Delight among cooperative members varies, with some constructing permanent houses, buying land and others acquiring dairy breeds from neighbouring Kenya.

Bwaya mentions a significant achievement from two years ago: “We have attracted direct foreign buyers of our coffee,” he observes, though he remains hesitant to disclose more about the firm.

Challenges of coffee growing

Bwaya observes that Bududa district, situated in a high-altitude region and in proximity to Mount Elgon National Park, has been among the primary factors favouring this part of the countryside, experiencing heavy rainfall throughout the year.

However, heavy rains during the harvest season have made both human and motorist movement difficult in the mountainous terrain.

“We have managed strenuously, but one of our plans is to acquire donkeys to assist the farmers in transporting the coffee from the fields to processing stations,” Bwayo explains.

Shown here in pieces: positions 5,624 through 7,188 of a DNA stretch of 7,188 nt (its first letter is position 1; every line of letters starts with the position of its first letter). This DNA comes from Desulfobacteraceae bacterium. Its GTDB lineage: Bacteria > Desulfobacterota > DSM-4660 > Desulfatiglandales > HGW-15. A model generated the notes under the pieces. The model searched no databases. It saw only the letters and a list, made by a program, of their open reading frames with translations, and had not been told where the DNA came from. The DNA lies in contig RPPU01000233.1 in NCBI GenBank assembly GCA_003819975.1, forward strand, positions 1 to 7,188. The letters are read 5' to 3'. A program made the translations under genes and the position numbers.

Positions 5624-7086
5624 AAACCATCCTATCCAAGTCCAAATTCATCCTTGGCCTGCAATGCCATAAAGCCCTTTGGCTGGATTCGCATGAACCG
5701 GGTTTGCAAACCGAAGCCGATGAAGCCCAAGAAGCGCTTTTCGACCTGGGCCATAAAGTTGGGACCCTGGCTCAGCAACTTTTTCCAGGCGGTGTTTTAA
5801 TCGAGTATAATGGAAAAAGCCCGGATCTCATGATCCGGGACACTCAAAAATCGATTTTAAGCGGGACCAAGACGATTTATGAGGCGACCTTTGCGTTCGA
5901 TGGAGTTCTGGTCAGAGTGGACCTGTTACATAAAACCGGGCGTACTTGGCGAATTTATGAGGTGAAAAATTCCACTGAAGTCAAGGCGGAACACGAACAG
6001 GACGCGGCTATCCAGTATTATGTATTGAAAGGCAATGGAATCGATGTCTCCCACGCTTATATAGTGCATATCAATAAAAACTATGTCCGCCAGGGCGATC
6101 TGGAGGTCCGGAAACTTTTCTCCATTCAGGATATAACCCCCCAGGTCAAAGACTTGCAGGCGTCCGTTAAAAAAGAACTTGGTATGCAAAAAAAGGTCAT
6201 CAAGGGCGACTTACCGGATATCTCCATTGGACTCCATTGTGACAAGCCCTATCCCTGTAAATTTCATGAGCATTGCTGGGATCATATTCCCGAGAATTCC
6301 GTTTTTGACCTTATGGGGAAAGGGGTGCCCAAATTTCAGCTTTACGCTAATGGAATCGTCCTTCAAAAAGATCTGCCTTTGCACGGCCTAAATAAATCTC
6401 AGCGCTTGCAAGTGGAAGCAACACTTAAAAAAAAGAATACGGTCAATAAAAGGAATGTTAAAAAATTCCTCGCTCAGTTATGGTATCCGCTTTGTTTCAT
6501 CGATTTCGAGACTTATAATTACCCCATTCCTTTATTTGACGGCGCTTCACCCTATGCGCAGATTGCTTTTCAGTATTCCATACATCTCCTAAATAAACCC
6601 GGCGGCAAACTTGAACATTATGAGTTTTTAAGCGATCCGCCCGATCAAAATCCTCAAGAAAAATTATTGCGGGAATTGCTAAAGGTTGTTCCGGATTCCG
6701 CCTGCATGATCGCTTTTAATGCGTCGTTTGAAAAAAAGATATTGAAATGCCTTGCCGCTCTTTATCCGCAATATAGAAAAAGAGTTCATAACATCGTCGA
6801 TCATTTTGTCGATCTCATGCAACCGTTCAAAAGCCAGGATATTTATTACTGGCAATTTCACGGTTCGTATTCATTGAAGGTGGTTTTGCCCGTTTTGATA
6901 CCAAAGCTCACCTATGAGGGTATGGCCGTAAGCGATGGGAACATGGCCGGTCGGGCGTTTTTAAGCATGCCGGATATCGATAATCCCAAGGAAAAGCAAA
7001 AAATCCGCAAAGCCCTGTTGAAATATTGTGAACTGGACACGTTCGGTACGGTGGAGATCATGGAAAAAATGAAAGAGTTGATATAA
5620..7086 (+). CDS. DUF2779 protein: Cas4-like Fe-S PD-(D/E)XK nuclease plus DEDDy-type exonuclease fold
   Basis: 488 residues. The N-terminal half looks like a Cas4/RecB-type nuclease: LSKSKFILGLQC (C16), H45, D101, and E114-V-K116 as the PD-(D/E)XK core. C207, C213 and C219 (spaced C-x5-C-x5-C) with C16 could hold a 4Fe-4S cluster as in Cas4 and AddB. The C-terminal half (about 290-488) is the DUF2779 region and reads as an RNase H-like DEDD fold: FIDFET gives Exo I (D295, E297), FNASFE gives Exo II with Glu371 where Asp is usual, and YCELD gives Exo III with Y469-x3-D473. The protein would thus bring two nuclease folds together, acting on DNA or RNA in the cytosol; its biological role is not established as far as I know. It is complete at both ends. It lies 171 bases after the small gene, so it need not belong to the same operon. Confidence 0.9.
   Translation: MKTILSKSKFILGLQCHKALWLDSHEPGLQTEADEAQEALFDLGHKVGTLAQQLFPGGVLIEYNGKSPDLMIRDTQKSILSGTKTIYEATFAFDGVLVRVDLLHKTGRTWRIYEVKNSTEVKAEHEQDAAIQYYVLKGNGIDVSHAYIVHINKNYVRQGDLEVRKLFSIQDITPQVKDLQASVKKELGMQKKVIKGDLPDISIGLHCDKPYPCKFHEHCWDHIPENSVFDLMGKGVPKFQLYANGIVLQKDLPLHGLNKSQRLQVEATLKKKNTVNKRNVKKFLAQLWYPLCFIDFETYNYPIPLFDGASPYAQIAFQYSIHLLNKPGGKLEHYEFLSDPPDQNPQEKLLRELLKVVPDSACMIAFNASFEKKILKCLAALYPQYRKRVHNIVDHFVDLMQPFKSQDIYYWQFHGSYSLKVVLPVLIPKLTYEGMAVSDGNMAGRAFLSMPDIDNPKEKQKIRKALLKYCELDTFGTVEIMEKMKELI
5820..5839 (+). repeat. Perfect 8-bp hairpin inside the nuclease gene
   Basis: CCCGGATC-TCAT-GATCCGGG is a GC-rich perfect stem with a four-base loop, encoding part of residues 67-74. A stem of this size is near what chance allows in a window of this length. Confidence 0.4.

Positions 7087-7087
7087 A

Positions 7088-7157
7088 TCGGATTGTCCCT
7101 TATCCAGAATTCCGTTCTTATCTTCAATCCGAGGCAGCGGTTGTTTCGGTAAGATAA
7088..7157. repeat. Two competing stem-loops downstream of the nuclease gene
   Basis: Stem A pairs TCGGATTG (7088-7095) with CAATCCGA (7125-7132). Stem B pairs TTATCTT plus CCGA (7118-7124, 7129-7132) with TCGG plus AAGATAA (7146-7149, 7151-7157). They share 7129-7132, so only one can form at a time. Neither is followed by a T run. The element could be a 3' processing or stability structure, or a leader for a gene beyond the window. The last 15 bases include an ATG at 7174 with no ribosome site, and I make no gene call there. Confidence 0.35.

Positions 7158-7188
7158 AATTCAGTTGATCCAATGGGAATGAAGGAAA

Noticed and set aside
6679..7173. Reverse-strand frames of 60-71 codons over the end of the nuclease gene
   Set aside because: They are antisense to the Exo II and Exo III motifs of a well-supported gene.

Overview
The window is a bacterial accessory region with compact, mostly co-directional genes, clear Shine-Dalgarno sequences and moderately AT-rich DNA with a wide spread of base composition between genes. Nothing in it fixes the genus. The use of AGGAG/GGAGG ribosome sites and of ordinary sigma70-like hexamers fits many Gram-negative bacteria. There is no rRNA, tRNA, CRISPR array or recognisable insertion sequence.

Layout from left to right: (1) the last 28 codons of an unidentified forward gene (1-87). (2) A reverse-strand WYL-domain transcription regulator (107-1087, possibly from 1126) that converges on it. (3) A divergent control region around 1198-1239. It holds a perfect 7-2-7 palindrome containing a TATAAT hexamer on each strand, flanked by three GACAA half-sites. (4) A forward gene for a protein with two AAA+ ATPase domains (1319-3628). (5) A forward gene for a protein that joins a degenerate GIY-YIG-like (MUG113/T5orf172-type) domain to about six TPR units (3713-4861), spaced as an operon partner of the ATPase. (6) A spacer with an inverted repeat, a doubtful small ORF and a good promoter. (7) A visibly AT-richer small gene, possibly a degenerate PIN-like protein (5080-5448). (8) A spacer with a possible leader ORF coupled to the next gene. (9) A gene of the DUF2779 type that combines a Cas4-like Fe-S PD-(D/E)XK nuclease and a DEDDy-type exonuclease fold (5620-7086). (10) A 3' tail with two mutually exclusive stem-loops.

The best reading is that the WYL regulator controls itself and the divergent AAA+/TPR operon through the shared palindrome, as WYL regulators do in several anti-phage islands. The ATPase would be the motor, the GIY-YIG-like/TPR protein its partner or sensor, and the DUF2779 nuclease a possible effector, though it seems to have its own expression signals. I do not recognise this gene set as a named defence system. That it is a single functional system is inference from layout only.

He further notes that the mobilisation of farmers into cooperative movements and the benefits that come with it have led to an increase in production.

However, a challenge that remains is acquiring more screen-house facilities, given the enormity of freshly processed coffee realised in a season that requires drying.

Who is Bwaya?

Born 62 years ago to Joseph Stephen Namakali and Anasilita Khanyerere of Bubujere in Nakatsi sub-county, Bududa district, Bwaya’s educational journey began at Buchuya Primary School in Nakatsi sub-county.

He later continued his studies at Bukedi College Kachonga and eventually obtained a diploma in public administration from Makerere University. Growing up and living in the remote countryside, Bwaya developed a passion for farming.

“From a young age, I endeavoured to take a keen interest in coffee production,” he reflects.

Despite his limited educational background, Bwaya recognised the intrinsic value that Arabica coffee held, contrasting sharply with the destitution experienced by ordinary farmer communities.

This stark reality, coupled with the exploitation by brokers and middlemen who had profited for decades at the expense of small-holder farmers, spurred Bwaya to action.

“This is how I initiated a cooperative movement with the aim of liberating small-holder farmers from exploitation,” he explains.